wanna go HOME now...
Let's talk about things and stuff

topic list  |  new topic  |  authorish list

root: Educational standards: USA/Europe/College+

parent: Re: Educational standards: USA/Europe/College+

Re: Re: Educational standards: USA/Europe/College+ by Kid on 2004-02-10 12:43:53

I found that the educational experience is coloured very much by the people who seek to give the education. I got on well with a lot of my lecturers, and they taught well, and - thus - I got a lot out of it. However, some I didn't get on quite so well with, and found it all a struggle. If there were no interaction between teacher and pupil, there would be nothing to inspire, really, as once one reaches university level, one ought to strive to acheive something. The best people to give inspiration are those who have already acheived in the field. (In my opinion). Educationally, then, it can be hit or miss. However, life experience (which didn't enter your question) makes university (for me) something I would encourage everyone to partake in. From being lumped in with a load of people you don't know, to spending 3,4,5 years with them, getting a whole new life made - its all a wonderful, ahem, personal growth. I think, anyways.

Again, if I'm all wrong on my answer, let me know.

Reply to this

Re: Re: Re: Educational standards: USA/Europe/College+ by JohnnyG on 2004-02-10 22:45:10  |  Reply to this
  Allright is my response Kid. Yes, the experience factor is a good thing and so I say too right. Difficult to analyse quantitatively but good nonetheless. I was lumped into compulsory courses in which the redneck population of Texas seemed to overwhelm the professors discourse with questions such as "you sure that Santa Anna fella was a Mexican cause I thought he was shit kicking Spaniard", also "How do I know the difference between a derivative and an integral in this here set of equations". What a humiliating way to spend a few hours Kid when the folks around you spoke of the process in which "souse" was made (essentially head cheese, if you know what that is). Looking back now it seems to have added to my cultural awareness but at the time it seemed pretty close to intolerable. Thanks for the input, it helps to quench my curiosity in the matter.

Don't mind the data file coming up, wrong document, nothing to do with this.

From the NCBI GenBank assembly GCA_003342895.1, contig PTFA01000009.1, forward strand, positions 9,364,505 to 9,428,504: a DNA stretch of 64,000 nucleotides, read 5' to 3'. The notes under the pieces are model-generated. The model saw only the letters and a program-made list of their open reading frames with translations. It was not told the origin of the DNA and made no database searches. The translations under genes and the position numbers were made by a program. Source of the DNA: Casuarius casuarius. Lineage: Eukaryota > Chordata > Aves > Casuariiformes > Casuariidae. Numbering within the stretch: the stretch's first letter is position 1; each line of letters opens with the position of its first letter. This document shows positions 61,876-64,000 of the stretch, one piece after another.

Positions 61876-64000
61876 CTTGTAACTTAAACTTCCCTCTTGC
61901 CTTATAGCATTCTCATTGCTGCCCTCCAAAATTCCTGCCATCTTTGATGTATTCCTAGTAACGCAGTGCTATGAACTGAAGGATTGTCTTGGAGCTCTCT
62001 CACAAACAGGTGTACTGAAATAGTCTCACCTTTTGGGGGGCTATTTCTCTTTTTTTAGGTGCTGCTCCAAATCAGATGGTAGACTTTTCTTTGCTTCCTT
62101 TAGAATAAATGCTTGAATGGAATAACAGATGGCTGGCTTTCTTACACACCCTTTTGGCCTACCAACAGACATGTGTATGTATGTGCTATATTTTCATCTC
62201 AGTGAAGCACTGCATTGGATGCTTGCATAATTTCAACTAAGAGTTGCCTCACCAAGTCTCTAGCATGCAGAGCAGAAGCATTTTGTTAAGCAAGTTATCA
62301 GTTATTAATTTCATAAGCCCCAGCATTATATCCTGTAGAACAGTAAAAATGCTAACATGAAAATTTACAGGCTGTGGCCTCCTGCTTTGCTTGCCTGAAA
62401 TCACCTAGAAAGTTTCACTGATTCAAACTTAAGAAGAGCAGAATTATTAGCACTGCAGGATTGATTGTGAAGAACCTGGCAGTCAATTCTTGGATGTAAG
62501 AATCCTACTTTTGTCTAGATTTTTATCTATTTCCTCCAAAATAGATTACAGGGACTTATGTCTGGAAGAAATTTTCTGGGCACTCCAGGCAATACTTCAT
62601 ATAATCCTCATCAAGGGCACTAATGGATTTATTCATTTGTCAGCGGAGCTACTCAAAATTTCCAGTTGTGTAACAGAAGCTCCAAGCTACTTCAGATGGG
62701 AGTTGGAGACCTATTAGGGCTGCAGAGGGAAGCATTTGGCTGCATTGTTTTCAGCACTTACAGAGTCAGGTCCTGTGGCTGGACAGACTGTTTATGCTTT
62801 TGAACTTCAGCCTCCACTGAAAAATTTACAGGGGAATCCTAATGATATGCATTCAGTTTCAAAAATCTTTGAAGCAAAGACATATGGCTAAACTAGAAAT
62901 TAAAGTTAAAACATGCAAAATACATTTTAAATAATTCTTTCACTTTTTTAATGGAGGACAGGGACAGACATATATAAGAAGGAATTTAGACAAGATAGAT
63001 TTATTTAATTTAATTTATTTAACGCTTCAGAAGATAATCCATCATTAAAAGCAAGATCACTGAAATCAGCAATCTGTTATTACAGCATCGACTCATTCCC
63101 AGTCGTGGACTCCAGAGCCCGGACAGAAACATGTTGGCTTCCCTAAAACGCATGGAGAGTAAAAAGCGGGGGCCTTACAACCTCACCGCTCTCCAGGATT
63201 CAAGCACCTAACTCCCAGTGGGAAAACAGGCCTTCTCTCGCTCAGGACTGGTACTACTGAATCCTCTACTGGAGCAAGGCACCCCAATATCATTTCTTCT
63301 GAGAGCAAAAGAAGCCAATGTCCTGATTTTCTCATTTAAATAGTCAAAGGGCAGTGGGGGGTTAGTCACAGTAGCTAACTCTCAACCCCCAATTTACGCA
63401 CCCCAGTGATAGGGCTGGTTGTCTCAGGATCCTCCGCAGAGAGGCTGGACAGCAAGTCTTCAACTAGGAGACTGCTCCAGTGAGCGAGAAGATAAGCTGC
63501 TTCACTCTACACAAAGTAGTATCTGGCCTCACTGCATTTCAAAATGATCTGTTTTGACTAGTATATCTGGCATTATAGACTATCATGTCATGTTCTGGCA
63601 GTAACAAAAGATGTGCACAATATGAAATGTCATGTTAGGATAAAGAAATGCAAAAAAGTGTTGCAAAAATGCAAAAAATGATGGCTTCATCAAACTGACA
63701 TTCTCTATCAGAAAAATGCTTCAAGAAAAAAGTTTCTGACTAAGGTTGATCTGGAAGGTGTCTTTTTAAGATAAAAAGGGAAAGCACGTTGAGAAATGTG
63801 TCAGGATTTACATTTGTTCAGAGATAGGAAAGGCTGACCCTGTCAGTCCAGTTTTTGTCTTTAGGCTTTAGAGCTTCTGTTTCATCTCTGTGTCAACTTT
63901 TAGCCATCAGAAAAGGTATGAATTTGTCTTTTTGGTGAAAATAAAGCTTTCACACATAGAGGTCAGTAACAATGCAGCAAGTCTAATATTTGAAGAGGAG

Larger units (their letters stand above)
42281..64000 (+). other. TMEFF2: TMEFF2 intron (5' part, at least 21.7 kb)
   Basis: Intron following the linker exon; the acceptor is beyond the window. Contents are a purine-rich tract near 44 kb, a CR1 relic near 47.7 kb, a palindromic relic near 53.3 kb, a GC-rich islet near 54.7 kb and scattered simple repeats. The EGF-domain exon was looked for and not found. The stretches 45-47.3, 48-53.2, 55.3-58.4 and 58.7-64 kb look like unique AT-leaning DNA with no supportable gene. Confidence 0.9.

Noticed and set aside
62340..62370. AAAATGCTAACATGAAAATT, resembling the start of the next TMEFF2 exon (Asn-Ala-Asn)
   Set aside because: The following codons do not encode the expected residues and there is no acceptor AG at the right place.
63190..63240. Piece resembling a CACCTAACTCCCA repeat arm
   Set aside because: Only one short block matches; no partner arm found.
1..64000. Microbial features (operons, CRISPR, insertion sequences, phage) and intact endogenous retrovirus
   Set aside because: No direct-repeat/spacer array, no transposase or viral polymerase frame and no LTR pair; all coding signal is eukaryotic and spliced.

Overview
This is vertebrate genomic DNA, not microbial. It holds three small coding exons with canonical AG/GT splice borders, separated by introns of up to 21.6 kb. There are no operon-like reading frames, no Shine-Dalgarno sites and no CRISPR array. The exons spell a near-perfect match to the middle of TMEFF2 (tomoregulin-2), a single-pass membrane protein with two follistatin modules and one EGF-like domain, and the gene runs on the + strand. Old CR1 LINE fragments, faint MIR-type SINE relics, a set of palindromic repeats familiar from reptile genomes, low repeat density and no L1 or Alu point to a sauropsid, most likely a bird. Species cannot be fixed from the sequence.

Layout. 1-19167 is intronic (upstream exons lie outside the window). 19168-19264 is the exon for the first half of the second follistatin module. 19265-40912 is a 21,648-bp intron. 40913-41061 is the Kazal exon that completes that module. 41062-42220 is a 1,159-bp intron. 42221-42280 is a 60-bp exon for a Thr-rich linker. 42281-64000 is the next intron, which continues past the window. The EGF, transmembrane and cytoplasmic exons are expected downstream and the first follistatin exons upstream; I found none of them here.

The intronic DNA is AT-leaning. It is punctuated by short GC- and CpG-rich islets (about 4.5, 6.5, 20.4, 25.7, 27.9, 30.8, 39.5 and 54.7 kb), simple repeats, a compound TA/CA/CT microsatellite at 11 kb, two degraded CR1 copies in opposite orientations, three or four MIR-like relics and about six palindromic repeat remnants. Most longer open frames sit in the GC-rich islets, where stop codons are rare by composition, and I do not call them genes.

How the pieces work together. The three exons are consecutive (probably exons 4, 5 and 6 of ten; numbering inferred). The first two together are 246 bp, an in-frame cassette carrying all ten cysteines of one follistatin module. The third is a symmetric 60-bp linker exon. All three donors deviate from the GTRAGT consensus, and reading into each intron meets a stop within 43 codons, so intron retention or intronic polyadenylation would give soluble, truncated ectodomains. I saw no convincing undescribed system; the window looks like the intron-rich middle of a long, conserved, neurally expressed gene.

Re: Re: Re: Re: Educational standards: USA/Europe/College+ by Missy M on 2004-03-01 13:26:28  |  Reply to this
  I went to a small Arts and Humanities college in London,UK. I dropped out in the 2nd year because I had next to no support. I had 8 hours of contact per week, 4 in lecture situation with a staff:student ratio of maybe 1:70, and then 4 hours in seminars (more like 1:12)- we had no 1:1 time as the college chose to divert all funding into its creative arts programme and I was studying English. I had next to no money, was quite ill, and nobody ever explained what I was supposed to be doing. I guess that sounds whingy- but the drop out rate for my course was stupidly high bearing in mind it didn't require much to get on the course in the first place. We all hated it. I feel robbed by my university; I'm not thick and I should have been able to get a degree. I've been signed off sick ever since I left and am still heavily in debt.